Lima considers refurbishing pre-Inca structures to help minimize drought impacts

By Elizabeth Harball | 04/08/2015 07:59 AM EDT

Seeking to provide a reliable water supply to its growing population as climate change progresses, Lima, Peru, is looking to the mountains above the city, where centuries-old infrastructure could help provide a solution.

Seeking to provide a reliable water supply to its growing population as climate change progresses, Lima, Peru, is looking to the mountains above the city, where centuries-old infrastructure could help provide a solution.

In late March, Peru’s national water regulator, SUNASS, tentatively approved a plan for Lima’s water utility to devote close to 5 percent of its collected fees to climate change adaptation, disaster risk reduction and green infrastructure. Over a five-year period, the regulator estimates that $112 million will be collected for this purpose.

SUNASS President Fernando Momiy Hada confirmed in an email that one project under consideration is the refurbishment of ancient structures called amunas, which were built by pre-Incan peoples around the turn of the first millennium.

Fountains in Lima
A fountain in downtown Lima, Peru, may soon be fed by water storage conduits designed by pre-Inca engineers. | Photo by Miguel Vera León, courtesy of Flickr.

Amunas take on several different forms, according to Bert De Bièvre, a Lima-based researcher with nongovernmental organization the Consortium for the Sustainable Development of the Andean Ecoregion (CONDESAN) who has researched the structures. They can look like channels, pools or even walls.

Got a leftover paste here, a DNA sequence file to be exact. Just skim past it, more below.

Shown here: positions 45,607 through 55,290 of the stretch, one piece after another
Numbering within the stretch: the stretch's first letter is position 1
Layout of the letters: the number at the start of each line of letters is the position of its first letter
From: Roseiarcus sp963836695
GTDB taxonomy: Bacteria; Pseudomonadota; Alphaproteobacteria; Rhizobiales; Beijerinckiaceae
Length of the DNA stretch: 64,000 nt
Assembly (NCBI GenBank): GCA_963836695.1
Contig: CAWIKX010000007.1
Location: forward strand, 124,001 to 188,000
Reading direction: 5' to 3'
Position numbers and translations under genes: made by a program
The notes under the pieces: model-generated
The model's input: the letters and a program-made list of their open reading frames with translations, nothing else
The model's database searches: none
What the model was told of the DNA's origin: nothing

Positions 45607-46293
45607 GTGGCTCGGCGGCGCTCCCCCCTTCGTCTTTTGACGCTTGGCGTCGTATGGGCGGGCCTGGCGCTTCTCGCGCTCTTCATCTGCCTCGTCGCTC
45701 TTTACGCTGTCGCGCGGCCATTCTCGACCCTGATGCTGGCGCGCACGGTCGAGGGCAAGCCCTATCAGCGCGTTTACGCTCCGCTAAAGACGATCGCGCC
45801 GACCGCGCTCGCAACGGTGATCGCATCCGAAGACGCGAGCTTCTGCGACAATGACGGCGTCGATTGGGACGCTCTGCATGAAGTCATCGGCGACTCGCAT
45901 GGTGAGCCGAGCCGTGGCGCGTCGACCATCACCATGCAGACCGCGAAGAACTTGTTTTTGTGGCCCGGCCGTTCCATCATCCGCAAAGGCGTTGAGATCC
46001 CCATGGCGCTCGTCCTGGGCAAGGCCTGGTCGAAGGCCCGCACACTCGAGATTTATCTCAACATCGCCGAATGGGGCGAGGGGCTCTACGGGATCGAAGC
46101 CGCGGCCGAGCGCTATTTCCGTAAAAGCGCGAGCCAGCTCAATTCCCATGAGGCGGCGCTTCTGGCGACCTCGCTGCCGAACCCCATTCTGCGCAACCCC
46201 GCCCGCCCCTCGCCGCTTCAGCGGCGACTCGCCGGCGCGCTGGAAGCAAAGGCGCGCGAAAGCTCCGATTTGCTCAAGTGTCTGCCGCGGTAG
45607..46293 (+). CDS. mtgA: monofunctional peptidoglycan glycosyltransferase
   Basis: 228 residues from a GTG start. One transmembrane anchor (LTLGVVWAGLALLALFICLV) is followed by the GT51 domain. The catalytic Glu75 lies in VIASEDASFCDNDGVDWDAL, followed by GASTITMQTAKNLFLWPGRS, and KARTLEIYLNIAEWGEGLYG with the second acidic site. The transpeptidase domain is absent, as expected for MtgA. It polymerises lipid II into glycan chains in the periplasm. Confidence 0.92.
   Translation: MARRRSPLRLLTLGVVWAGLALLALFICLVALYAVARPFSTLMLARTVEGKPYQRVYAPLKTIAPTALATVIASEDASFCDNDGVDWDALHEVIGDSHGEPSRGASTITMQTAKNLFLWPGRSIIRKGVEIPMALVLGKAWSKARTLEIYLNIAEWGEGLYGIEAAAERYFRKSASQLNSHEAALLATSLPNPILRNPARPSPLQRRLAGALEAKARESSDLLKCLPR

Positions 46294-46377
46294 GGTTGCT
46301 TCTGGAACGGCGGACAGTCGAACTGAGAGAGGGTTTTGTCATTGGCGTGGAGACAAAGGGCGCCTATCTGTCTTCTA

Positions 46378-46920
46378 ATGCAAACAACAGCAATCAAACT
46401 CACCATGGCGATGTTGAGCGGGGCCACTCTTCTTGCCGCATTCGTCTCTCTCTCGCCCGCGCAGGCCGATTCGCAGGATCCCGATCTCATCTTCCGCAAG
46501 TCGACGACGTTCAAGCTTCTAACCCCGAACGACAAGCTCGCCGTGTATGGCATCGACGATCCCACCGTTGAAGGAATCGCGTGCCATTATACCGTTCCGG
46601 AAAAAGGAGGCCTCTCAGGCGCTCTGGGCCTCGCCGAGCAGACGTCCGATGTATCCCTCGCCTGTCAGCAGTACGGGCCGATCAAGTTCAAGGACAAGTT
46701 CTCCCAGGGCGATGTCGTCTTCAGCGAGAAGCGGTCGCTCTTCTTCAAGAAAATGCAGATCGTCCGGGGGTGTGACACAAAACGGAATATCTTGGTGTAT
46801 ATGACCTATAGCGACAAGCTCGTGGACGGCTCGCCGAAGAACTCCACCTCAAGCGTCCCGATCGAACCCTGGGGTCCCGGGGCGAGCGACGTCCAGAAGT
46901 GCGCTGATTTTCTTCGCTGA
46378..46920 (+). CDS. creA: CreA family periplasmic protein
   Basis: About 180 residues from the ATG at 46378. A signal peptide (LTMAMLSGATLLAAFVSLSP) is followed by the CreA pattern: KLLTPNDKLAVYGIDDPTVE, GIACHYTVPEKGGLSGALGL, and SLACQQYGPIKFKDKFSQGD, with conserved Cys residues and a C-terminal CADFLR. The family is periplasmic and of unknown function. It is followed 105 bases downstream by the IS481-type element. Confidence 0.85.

Amunas share a single purpose, however. When rain falls, De Bièvre explained, they are designed to prevent the water from flowing immediately downhill, instead funneling it across the sides of the mountains, allowing it to slowly infiltrate the ground.

"It resurfaces weeks or months later, when we are running into the dry season," De Bièvre said.

An 11th-century solution gets recycled

This old-school water preservation technique could come in handy for Lima, which is among the world’s biggest desert metropolises.

While the city of 9 million receives sufficient precipitation during the December-to-May rainy season, "it’s really the function of timing that’s the problem," said Gena Gammie, a manager with Forest Trends’ Water Initiative, who helped research the potential benefits of amunas restoration for Lima.

A water source near Huamantanga, Peru, a community upstream of Lima, where nonprofits are considering early efforts to restore grasslands and ancient water infrastructure called amunas. | Photo courtesy Forest Trends.

During the dry season, the watersheds that supply the city often run short. According to Forest Trends, a Washington, D.C.-based nonprofit that worked with CONDESAN and others to provide a cost-benefit analysis on green infrastructure, the Lima region copes with a deficit of nearly 43 million cubic meters of water each year.